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View Lianne Rood Profile
Thank you, Mr. Chair, and also to the witnesses for their presentations today.
Ms. Kawaja and Mr. Blondin, I just want to say, coming from Lambton-Kent-Middlesex, where you've opened your new plant, your new facility, in Wallaceburg in my riding, that I know it's been a great addition to the economy there. Wallaceburg has been hurting for many years. It was great to see that kind of investment. I believe you said that $23 million was invested in that processing plant.
The community was excited about these direct new jobs that would come from this processing plant. Also, it was not just about jobs in the processing plant. The farmers were then able to supply you with the produce—like you said, the cucumbers for pickling, the peppers—and they were so excited. I've heard from some of the farmers in my riding who have said that it's great because they can cut down on their costs and they don't have to freight their products to the United States any longer.
As you said, most of the pickling cucumbers go to the U.S. to be processed, so to be able to ship them in Canada and keep our crops here in Canada has been great. We've seen huge reductions on freight from this. It's great to see it freshly harvested from the field and going straight from the field to the factory, whether it's in Wallaceburg or Quebec. Thank you for that investment in our community.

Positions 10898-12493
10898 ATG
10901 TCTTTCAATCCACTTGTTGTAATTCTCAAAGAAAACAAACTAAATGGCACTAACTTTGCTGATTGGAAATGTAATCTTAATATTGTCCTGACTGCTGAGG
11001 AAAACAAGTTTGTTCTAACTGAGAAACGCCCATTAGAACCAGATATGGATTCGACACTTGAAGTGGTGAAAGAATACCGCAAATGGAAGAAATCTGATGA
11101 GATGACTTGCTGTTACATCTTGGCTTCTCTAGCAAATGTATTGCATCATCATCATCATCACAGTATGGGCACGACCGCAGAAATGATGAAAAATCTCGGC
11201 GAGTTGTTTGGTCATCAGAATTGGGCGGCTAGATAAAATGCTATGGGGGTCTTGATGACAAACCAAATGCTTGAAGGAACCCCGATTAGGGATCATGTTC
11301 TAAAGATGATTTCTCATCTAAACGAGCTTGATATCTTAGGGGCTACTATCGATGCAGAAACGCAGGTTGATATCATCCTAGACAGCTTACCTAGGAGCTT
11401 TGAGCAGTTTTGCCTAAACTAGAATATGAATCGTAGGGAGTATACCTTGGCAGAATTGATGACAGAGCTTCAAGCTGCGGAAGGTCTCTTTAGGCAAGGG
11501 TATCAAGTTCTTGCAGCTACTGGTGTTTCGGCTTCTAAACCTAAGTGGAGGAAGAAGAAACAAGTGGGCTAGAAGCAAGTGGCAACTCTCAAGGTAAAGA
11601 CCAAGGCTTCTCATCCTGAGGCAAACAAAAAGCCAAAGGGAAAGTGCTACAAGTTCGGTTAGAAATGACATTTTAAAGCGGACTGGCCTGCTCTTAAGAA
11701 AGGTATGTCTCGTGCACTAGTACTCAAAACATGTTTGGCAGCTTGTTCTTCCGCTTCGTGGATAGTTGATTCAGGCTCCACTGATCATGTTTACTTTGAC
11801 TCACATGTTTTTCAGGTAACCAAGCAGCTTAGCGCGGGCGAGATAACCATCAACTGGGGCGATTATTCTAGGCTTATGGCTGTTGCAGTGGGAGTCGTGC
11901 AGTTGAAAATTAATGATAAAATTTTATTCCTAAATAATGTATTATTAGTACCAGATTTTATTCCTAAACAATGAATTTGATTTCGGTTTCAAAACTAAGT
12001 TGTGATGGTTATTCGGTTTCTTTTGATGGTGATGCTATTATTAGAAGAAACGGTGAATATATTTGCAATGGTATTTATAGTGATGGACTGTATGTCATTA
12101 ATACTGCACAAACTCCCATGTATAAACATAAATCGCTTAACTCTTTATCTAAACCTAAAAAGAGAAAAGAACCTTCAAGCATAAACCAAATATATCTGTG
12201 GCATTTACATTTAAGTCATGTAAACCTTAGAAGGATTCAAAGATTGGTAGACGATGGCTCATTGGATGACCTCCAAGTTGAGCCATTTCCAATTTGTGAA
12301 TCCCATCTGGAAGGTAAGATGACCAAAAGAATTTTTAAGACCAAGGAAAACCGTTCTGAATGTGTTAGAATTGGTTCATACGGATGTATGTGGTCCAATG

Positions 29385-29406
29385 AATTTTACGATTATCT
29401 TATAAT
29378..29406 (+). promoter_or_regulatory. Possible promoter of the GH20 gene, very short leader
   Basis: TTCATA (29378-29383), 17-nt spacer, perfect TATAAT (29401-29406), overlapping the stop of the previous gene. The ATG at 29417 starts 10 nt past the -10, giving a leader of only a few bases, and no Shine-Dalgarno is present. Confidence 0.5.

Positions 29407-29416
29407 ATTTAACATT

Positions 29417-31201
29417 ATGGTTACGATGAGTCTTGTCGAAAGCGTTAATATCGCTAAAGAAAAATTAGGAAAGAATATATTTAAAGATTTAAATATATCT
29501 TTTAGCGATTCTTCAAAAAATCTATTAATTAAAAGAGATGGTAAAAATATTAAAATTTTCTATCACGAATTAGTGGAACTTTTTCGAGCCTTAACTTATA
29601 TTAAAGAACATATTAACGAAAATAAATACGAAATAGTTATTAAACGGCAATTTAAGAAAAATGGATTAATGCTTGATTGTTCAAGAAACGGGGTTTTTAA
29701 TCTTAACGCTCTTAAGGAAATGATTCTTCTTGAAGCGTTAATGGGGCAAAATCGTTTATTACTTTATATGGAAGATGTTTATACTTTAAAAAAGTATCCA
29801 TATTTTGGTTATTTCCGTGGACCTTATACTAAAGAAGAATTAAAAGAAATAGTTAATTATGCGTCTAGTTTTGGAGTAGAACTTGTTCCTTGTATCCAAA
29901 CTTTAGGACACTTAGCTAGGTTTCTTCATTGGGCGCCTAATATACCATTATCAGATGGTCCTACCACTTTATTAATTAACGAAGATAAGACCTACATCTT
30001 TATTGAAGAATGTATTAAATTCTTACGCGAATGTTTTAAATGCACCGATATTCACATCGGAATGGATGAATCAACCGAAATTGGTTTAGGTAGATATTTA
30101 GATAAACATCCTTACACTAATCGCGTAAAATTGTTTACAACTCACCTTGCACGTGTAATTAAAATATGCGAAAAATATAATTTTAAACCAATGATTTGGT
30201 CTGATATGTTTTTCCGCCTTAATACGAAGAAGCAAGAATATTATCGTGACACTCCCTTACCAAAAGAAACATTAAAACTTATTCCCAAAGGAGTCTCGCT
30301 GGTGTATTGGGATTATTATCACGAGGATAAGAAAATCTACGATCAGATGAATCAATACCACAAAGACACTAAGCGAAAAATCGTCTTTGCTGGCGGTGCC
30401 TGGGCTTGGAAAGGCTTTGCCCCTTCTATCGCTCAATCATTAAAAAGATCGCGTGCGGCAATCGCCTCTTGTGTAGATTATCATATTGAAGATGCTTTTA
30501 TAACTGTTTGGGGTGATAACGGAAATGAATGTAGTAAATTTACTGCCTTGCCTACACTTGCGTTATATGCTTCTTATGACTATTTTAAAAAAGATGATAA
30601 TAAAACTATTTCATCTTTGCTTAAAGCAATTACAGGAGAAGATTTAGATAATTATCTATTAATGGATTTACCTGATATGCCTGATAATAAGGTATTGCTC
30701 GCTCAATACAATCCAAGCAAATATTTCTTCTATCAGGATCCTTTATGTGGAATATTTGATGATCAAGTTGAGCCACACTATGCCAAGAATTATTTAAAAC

I just wanted to touch on what you said, which was that you've had a hard time with labour, and that's also been a bit of a factor. I'm wondering, with the new programs that have been announced.... I'm not sure how much you rely on students for your labour, but we as a party proposed a plan to try to get students involved in agriculture or agri-processing, because we obviously want to secure our food supply and keep businesses such as yours here in Canada. Would that program be helpful for you if we could match students with jobs in the industry? What is it looking like as far as getting the labour force out there goes?
Also, for the farmers who you deal with on a yearly basis, obviously with production going to be down.... You've alluded to a lot of health and safety processes that have to happen, which slow down production and mean that you can't produce as much through the facility. Also, you rely heavily on food service distribution products versus retail products. How is that going to affect the farmers and their supply chain, knowing that they planned their crop months ago and that at this point they're getting stuff in the ground right now?
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